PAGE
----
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Grassley, Ossoff Introduce Justice for Murder Victims Act

Bipartisan proposal seeks to end ‘year-and-a-day’ rule

WASHINGTON – Today, Senate Judiciary Committee Ranking Member Chuck Grassley (R-Iowa) and committee member Jon Ossoff (D-Ga.) introduced the Justice for Murder Victims Act. Their bipartisan proposal seeks to eliminate the 13th century “year-and-a-day” rule, which prohibits homicide prosecutions if the victim died more than a year-and-a-day from the date of the defendant’s assault.
“No victim should be denied justice simply because modern medicine helped them survive their attack for an arbitrary period of time. Our bill will fix this archaic rule and ensure murderers are brought to justice and families get the closure they deserve,” Grassley said.
“Murderers and violent criminals must be held accountable. Our bipartisan legislation will help secure justice for homicide victims and their families,” Ossoff said.
The bipartisan Justice for Murder Victims Act is supported by the Iowa County Attorneys Association, Major Cities Chiefs Association, Federal Law Enforcement Officers Association, National District Attorneys Association, National Association of Assistant U.S. Attorneys and Major County Sheriffs of America.
“The Iowa County Attorneys Association supports the elimination of the archaic ‘year and a day rule’ that currently stands in the way of justice for the families of homicide victims. It’s time to modernize this rule. We thank Senators Grassley and Ossoff for helping crime victims and their families receive the justice they deserve,” said Jessica A. Reynolds, Executive Director, Iowa County Attorneys Association.
“The MCCA is proud to endorse the Justice for Murder Victims Act. This legislation will update the federal code to remove an outdated provision that prohibits homicide prosecutions if the victim lives more than a year and a day from when they were attacked. This change will help increase accountability throughout the criminal justice system by helping ensure violent offenders can be held accountable to the fullest extent of the law. The MCCA thanks Sen. Grassley and Sen. Ossoff for introducing this bill,” said Eddie Garcia, Chief, Dallas Police Department, and President, Major Cities Chiefs Association.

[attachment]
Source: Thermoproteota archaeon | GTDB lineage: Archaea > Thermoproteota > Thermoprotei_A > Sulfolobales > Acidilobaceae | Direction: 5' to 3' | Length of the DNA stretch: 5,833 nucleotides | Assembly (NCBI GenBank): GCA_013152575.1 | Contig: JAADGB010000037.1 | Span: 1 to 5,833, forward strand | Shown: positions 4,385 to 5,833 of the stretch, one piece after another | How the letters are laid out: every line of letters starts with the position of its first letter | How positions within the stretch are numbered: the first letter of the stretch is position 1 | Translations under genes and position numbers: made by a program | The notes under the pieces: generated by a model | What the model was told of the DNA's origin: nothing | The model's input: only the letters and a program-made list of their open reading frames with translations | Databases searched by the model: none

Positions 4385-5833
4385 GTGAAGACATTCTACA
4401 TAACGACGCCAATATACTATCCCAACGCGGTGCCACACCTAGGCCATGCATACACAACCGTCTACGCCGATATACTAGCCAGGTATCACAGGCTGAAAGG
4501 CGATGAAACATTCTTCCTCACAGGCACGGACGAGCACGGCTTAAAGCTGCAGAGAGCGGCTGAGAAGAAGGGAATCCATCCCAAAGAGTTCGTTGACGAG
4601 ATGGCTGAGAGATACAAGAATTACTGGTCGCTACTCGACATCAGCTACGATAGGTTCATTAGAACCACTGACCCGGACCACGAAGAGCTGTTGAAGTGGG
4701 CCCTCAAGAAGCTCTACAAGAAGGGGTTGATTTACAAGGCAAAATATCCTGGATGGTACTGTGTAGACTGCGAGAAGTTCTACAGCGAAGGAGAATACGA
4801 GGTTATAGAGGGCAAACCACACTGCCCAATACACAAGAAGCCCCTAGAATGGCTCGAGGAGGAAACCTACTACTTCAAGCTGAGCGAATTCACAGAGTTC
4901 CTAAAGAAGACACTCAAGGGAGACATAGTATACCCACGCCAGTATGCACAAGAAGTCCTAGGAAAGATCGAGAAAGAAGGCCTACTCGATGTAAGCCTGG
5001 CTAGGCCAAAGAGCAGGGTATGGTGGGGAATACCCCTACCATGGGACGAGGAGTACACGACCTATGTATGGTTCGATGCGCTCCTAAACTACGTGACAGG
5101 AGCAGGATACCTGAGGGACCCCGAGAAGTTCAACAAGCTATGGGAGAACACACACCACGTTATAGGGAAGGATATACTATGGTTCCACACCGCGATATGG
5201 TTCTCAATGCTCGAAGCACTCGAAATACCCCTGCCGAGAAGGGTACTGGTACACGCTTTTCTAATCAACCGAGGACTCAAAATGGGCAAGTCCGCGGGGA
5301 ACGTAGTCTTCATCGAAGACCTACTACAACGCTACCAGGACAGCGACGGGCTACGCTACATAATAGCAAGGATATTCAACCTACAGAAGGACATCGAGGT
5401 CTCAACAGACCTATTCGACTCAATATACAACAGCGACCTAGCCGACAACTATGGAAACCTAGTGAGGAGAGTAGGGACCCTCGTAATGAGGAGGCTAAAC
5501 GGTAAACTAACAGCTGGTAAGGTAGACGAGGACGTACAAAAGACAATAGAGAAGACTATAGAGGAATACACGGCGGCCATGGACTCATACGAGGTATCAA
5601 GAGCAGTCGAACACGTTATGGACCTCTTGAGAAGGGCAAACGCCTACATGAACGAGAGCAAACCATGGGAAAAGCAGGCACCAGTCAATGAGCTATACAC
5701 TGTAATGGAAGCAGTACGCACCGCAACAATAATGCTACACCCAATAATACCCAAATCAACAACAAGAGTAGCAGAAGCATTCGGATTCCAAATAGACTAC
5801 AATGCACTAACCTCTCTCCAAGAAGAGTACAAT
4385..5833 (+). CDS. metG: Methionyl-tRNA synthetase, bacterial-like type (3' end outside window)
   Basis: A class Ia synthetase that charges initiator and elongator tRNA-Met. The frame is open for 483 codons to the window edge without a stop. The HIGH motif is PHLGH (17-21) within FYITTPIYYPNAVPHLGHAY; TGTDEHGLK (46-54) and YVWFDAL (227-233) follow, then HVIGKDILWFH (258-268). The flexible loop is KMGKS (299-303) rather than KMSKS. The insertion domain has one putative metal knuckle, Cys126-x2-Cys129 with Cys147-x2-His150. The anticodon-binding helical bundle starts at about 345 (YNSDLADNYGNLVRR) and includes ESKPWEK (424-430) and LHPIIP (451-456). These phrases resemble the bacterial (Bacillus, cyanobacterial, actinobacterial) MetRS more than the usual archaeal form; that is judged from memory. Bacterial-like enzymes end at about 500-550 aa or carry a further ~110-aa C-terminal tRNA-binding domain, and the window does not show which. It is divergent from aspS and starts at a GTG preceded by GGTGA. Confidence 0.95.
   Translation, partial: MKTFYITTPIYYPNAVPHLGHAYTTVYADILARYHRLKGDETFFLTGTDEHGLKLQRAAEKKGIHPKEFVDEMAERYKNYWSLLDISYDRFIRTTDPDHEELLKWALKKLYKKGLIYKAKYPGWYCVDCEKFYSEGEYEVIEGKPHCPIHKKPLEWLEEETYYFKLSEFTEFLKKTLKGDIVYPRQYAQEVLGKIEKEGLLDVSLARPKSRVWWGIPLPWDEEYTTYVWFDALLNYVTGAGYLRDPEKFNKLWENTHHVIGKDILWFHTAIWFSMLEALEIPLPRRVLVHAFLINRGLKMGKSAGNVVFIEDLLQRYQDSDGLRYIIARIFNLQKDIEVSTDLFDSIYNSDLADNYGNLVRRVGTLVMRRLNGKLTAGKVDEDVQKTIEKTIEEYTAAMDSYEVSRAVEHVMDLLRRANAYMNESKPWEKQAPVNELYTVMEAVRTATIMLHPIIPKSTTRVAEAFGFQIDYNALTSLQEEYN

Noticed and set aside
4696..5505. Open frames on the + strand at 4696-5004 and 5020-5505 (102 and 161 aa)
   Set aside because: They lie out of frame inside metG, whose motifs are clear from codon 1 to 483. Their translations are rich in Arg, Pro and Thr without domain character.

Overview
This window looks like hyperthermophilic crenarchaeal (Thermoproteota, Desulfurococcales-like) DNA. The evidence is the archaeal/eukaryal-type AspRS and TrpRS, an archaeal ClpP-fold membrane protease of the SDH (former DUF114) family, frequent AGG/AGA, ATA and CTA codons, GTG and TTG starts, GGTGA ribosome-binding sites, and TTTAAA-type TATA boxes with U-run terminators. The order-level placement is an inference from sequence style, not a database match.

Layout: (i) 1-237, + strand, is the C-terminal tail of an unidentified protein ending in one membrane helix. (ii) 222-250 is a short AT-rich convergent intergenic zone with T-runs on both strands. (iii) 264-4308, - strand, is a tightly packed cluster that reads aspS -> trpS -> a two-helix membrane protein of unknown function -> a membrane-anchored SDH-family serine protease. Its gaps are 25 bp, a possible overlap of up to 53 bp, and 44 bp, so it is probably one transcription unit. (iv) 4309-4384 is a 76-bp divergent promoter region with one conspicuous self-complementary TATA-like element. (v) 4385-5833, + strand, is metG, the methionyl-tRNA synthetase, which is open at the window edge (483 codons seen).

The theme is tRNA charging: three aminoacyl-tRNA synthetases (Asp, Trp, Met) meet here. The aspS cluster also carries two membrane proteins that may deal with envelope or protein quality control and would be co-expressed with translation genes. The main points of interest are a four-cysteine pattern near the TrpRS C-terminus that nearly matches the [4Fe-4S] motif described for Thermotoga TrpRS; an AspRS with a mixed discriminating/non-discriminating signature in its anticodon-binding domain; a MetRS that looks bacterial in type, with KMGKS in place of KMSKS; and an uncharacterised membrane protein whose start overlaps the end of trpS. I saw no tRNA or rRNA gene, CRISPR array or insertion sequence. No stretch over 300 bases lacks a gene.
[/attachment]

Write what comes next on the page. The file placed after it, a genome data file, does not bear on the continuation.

“The timing of a victim’s death should not negatively impact their access to justice. After watching their loved ones fight to stay alive for over a year, families should not deal with a loss while learning that their loved one’s attacker will not be prosecuted. As modern science allows victims to keep fighting longer and longer, archaic rules that disincentive their fight for life should be abolished. The Justice for Murder Victims Act would ensure prosecutions are possible no matter when a victim passes. FLEOA firmly supports this bill and applauds Senator Grassley and Senator Ossoff for leading its introduction,” said Larry Cosme, National President, Federal Law Enforcement Officers Association.

“NDAA is proud to support Senator Grassley and Senator Ossoff as they introduce the Justice for Murder Victims Act. This legislation updates an archaic rule that limits the ability of Federal prosecutors to hold offenders accountable and provide justice for victims and their families. We look forward to moving this bipartisan proposal through Congress at a time when violent crime is plaguing communities across the country,” said Nelson Bunn, Executive Director, National District Attorneys Association.
“The idea that a murderer can escape culpability if their victim takes more than a year to pass is archaic and unjust. Modern medicine provides numerous ways for victims to continue fighting for their life long after their attack. When a victim loses the fight more than a year out, their loved ones should not be denied justice as a result. Every state to reconsider the common law year and a day rule has come to the same conclusion and abolished it. We urge Congress to do the same by passing this bill into law. NAAUSA thanks Senator Grassley for leading this effort on behalf of murder victims,” said NAAUSA President Steve Wasserman.
Many states have already abolished the rule, recognizing that modern medicine has helped more victims live more than a “year-and-a-day” past their assault. Grassley and Ossoff’s bipartisan proposal would amend the rule so there is no maximum prosecutorial time period between the assault and death of the victim – ensuring murder victims are not denied justice in the federal system due to an outdated rule.
Text of the bill is available HERE.
Earlier this year, Grassley and Ossoff also introduced the Preventing Child Sex Abuse Act to improve justice for victims of child sex crimes.